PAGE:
December 11, 2019 / comments : 0
BY JAMES MUONWA
Wherever she went noone believed that beneath the neat dressing lay a septic wound on her breast, incessantly oozing out pungent puss and at times blood.
Outwardly, this tormented soul looked healthy and could easily pass any health check.
As she went around knocking on doors pleading for donations from well-wishers, many scoffed at her labelling her a con-artist out to make a quick buck riding on people's sympathy.
"My body was reduced to an object for display. l was ridiculed and stripped of my womanhood and all dignity was lost as l begged for alms to undergo chemotherapy."
This is the story of 49-year-old Mwaoneni Mupungi who hails from Birchenough Bridge, Manicaland province, a survivor of breast cancer who still lives today to tell her tale.
Mupungi, a mother of three, narrates that her neighbours derisively bestowed on her the moniker "Madam Boss" as she would wake up very early in the morning daily to bath and launder her soiled blankets.
Unbeknown to the neighbours was that this was no display of cleanliness, but a way to vapourise the odour that accompanied the puss and blood from the cancerous breast.
Mupungi, who is widowed and unemployed, says what started off as a small lump on her breast in 2009 was diagnosed as cancer in 2014.
Following the diagnosis, she Mupungi says she fell into depression and was scared to die and leave her three children orphaned.
She literally saw death starring at her.
As all hope was fading and her toil taken her to every potential funder for her to undergo specialist treatment, Mupungi says she finally knocked at Island Hospice's offices in Harare where she got information on palliative care.
Speaking during World Hospice and Palliative Care Day recently, Mupungi emphasised the need for specialised care for patients and called on the government to heavily subsidise cancer drugs which are very expensive.
Cancer has overtaken HIV and Aids and other killer ailments to become the deadliest disease in Zimbabwe, where 30 percent of deaths are recorded annually.
Over 250 000 children and adolescents below 20-years old are diagnosed with cancer every year, while 90 000 do not survive.Health and Child Care minister, Obadiah Moyo, in a speech read on his behalf by the director for non-communicable diseases in the Health ministry, Dr Justin Mudavanhu during belated World Hospice and Palliative Care commemorations hosted recently at Chinhoyi Provincial Hospital, raised concern over the urgent need to scale up integration of palliative care in the health sector inorder to enhance equitable access to holistic quality care for people suffering from life-threatening illnesses.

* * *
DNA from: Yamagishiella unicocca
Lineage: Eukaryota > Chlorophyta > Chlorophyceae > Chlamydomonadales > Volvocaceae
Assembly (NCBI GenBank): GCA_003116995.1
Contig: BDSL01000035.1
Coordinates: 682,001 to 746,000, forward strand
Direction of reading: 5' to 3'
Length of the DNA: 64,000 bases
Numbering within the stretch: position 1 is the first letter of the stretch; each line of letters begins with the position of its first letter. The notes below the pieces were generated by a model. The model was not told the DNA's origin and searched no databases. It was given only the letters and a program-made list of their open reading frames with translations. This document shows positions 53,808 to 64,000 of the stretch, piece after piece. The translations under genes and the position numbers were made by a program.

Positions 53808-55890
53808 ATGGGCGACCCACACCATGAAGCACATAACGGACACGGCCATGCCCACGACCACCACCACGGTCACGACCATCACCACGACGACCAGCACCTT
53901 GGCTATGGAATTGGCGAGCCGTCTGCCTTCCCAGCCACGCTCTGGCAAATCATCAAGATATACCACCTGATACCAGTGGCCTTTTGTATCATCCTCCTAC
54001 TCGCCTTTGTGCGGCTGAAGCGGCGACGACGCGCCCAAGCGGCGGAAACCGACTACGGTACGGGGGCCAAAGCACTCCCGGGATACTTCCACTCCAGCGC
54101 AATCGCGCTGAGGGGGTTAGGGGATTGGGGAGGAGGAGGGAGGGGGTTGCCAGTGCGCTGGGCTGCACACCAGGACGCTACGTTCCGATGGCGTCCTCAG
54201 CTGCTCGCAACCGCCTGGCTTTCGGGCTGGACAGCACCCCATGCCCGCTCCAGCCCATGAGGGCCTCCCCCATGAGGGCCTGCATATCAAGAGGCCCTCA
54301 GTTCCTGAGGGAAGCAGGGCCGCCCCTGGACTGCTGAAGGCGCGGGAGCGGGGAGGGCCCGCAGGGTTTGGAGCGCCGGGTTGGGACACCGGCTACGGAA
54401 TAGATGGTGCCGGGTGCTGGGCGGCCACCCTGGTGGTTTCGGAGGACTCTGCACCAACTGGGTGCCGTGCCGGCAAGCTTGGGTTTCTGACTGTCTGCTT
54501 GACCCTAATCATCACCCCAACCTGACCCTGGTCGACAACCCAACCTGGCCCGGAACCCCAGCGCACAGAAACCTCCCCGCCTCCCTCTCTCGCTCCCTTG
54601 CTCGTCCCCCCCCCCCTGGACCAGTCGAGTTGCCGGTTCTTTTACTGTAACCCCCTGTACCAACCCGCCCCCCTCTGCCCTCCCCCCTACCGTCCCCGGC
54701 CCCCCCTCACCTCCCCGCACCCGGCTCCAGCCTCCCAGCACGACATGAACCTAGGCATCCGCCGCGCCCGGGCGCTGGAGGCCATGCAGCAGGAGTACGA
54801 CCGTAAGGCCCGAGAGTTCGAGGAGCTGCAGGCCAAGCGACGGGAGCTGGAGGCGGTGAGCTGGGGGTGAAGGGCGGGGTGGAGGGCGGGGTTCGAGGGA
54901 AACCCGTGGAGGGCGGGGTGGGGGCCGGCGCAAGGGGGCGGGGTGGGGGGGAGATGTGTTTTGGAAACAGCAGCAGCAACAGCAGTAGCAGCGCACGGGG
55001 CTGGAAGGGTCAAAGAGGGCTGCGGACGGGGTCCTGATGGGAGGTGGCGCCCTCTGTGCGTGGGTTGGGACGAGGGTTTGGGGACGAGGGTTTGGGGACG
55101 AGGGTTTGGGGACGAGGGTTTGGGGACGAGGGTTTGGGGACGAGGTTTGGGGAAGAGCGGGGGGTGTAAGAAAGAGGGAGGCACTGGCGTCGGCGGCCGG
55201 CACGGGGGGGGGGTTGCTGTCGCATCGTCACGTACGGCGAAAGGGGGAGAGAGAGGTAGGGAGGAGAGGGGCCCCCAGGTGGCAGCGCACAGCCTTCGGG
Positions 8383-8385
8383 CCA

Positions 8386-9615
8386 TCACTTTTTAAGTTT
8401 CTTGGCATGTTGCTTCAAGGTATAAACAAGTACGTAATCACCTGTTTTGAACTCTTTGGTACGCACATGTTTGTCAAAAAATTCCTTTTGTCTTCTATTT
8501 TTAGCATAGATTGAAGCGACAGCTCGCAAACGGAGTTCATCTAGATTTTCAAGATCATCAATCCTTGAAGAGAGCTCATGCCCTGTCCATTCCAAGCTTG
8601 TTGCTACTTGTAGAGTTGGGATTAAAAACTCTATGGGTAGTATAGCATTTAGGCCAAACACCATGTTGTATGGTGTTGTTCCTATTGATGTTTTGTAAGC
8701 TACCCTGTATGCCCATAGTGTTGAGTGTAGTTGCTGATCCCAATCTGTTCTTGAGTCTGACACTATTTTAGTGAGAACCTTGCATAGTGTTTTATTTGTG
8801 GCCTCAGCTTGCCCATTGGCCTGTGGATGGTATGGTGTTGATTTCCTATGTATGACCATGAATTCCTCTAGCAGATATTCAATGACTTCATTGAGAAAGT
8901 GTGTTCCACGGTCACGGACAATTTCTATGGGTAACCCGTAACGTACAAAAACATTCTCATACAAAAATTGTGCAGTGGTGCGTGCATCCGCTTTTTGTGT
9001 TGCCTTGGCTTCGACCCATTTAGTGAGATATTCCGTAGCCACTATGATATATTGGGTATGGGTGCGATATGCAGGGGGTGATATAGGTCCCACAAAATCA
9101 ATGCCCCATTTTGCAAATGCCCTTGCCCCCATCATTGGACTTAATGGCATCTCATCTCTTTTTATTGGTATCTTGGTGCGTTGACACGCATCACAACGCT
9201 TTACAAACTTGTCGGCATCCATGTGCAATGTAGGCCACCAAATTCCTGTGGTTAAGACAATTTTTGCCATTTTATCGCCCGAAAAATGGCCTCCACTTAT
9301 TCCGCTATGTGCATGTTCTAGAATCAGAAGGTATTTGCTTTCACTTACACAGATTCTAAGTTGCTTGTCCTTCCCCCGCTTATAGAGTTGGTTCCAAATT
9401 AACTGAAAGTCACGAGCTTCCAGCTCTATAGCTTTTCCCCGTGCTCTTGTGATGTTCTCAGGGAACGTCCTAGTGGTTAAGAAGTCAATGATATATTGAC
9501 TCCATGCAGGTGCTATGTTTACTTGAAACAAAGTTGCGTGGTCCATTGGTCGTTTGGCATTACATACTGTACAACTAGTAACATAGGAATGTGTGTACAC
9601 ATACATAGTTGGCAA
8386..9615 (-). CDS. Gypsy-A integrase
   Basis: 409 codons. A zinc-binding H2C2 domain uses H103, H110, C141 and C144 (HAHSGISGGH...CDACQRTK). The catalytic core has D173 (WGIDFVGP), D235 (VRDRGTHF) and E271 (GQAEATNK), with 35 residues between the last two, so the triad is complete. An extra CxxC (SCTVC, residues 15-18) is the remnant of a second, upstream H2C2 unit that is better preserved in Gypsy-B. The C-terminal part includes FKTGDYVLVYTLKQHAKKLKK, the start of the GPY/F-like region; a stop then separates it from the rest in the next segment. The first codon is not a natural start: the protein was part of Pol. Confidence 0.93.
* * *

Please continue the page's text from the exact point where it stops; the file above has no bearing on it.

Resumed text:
"Cancer accounts for 30 percent of mortality in Zimbabwe and up to 7 000 new cases are recorded annually.
"The commemoration is coming at a time when Zimbabwe's epidemiological profile reflects a dual burden of communicable and non-communicable
diseases (NCDs) that have led to high morbidity and mortality and an observed increase in the number of NCDs such as hypertension and cancer," said Moyo.
The Health minister said 95 percent of adults and children with NCDs and patients afflicted by HIV/ Aids and TB require palliative care but a paltry 5 percent was receiving it.
"With the growing demand for palliative care in the country, the development of improved capacity to delivery of palliative care is a high priority."
Moyo said the capacity building will be through knowledge, skills and tools that enhance the early identification of patients who require the service, screening and referral of patients to the next level of care.
Hospice and palliative care day is marked globally during the second Saturday of October to raise local, regional and international awareness on the subject.
This year's commemorations were held under the theme, 'Palliative Care: My Care, My Right'.-LOCAL NEWS.
Zimbabwe News Anchor
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